IMF warns president against legislative attempts to remove Sytnyk

29 April 2020

The law enforcement committee of Ukraine’s parliament recommended on Apr. 28 that MPs approve a bill that has as its ultimate aim to dismiss Artem Sytnyk, the head of the National Anti-Corruption Bureau of Ukraine. Bill #3133, which drew the votes of 20 of the committee’s 25 MPs, widens the legal basis for dismissing the bureau’s head to include “corrupt administrative violations.” It was drafted by European Solidarity MP Oleksiy Honcharenko, who argued that “a corrupt official can’t hold a position in an anti-corruption body,” the news site said.


In response to the committee’s recommendation, the IMF published a letter on Apr. 29 warning the President’s Office that approving such legislation would threaten IMF cooperation with Ukraine. “As you know, the institutional independence of NABU and its head is a critical part of its effectiveness, which is why they were important elements of previous IMF programs. Any legislative changes that restrict NABU’s independence will be perceived as a withdrawal from prior anti-corruption requirements and will require a correction to any new program,” wrote Ron van Rooden, the lead of the IMF Mission to Ukraine, as reported by the news site.


The bill also drew criticism from the Western-financed Anti-Corruption Action Centre, which stressed that the current law doesn’t allow for dismissals based on administrative violations. Applying the conditions of this bill retroactively would violate the Constitution, the Centre said. MPs are seeking to remove Sytnyk for opening criminal investigations into a series of influential players, especially billionaire Ihor Kolomoisky, wrote on Apr. 28 Vitaliy Shabunin, the centre’s head.


“Halting IMF cooperation would give Kolomoisky the opportunity to recall Privatbank’s complaints in the U.S., Great Britain and Cyprus. All these cases threaten to deprive the oligarch of his assets. Returning the bank would also give him the possibility to influence the financial system of the entire country and practically hold its hostage,” Shabunin wrote for the news site.


Zenon Zawada: This political episode offers several revelations. Honcharenko is among the leading spokesmen for the European Solidarity party, yet his fiery pro-Western rhetoric has suddenly turned cold when it comes to protecting the business interests of both his narrow and wider entourage, as Shabunin has alleged. The lukewarm commitment and hollow rhetoric of former President Poroshenko to rule of law and fighting corruption is now being reflected in the leadership of his political party.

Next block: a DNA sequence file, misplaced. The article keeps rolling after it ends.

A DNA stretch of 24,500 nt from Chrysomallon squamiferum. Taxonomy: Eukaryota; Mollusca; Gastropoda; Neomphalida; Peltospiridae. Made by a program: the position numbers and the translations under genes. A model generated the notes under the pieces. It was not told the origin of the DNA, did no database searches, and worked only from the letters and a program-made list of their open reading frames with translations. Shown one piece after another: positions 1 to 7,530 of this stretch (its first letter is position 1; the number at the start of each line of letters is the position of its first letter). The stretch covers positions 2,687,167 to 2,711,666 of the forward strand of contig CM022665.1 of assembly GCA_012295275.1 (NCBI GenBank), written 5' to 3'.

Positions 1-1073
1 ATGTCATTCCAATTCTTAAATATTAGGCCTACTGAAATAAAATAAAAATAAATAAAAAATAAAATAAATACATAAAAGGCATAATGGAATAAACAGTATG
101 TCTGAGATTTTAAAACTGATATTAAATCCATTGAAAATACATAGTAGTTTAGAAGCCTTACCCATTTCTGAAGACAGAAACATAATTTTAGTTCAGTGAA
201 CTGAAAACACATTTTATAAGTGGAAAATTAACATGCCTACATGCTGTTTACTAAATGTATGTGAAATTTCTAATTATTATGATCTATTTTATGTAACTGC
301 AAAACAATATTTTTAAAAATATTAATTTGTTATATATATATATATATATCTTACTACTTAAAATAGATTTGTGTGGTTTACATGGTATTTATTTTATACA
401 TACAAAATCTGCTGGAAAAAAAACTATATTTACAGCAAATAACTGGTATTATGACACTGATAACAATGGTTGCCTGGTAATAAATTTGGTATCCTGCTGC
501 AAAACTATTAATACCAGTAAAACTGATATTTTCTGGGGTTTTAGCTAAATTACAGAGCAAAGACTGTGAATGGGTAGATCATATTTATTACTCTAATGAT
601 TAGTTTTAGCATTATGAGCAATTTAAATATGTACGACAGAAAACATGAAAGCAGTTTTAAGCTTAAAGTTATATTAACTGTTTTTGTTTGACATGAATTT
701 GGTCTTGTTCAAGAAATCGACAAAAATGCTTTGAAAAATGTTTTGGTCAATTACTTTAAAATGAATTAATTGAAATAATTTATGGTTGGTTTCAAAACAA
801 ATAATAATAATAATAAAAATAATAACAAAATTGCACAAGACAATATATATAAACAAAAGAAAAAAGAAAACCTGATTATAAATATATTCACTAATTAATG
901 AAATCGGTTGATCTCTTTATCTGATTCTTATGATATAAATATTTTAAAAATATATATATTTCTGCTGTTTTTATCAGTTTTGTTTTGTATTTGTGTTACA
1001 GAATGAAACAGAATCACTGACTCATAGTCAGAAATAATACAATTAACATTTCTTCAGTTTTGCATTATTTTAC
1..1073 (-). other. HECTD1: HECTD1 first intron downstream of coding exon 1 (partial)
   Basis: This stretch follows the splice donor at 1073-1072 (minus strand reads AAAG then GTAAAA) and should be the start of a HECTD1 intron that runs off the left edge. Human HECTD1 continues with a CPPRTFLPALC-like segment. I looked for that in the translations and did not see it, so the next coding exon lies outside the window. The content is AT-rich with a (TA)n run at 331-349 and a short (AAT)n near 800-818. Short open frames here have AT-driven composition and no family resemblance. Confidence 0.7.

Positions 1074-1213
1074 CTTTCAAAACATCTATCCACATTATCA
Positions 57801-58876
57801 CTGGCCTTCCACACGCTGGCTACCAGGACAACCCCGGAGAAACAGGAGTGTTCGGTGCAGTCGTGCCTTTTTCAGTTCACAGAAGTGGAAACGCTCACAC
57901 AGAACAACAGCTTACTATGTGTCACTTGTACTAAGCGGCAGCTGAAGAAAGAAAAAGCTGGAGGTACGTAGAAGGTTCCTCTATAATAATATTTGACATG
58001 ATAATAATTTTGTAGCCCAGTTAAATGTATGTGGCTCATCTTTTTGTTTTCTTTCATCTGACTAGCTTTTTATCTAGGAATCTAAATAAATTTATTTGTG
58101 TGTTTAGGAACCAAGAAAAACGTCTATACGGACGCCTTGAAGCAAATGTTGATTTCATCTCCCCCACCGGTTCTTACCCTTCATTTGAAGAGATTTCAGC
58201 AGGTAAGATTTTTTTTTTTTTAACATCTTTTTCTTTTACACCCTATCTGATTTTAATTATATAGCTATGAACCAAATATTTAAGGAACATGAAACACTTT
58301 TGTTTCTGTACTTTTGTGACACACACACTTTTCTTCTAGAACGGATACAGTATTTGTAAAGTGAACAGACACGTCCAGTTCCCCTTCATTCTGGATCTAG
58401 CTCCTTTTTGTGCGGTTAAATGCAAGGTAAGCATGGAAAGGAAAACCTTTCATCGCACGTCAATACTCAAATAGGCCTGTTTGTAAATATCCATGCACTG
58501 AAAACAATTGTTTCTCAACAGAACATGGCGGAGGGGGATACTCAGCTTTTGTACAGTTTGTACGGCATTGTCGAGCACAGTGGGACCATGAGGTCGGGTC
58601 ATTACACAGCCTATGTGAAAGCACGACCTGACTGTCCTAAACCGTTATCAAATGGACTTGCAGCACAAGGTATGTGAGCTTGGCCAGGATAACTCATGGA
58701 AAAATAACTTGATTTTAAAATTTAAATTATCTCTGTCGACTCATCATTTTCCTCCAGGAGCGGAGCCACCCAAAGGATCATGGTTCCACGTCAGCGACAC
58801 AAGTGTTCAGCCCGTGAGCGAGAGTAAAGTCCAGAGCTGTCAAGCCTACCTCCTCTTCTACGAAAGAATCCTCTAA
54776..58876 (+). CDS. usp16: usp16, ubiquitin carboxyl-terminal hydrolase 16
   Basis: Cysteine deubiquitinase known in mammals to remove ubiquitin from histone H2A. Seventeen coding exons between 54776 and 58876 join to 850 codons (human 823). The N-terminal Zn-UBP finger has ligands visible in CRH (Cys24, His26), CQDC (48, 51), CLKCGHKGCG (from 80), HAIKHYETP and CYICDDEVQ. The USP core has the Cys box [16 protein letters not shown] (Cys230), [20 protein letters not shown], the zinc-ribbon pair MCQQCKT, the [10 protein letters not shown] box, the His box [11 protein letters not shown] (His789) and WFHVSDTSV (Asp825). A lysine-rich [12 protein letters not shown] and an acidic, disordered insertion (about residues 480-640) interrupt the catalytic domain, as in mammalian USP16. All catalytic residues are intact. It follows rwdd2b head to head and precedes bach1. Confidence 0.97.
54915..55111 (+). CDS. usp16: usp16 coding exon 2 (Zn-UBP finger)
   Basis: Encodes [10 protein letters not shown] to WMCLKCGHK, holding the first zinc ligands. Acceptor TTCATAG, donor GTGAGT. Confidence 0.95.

Besides Kolomoisky-aligned MPs and the pro-Putin Opposition Platform faction, Sytnyk’s opponents also include MPs of the anti-IMF Fatherland party, who have defended agri-businessman Oleg Bakhmatyuk in his smear campaign against Sytnyk. Only the neoliberal Voice parliamentary faction, with close ties to Western NGOs, has firmly opposed the bill, with its MPs having submitted 13 alternative bills.


What’s also revealing is the level of fierce opposition by such a wide coalition of MPs to Sytnyk’s criminal investigations, most of which have not come close to reaching criminal charges being filed, let alone court trials being held, despite years of gathering evidence. This demonstrates the nation’s so-called elites are hostile to even the rudimentary processes of a rule of law society.


Given that President Zelensky seems to understand that Ukraine’s entire future as a functioning sovereign nation hangs on the next IMF loan program, we expect he will work to ensure that Sytnyk remains in place to fulfill the remaining two years of his seven-year term. However, given the alleged machinations of his close confidante, SBU Head Bakanov, we can’t be 100% certain that the IMF deal won’t collapse at the last minute for a host of reasons, most of which can be traced to Kolomoisky’s fierce opposition to cooperation.

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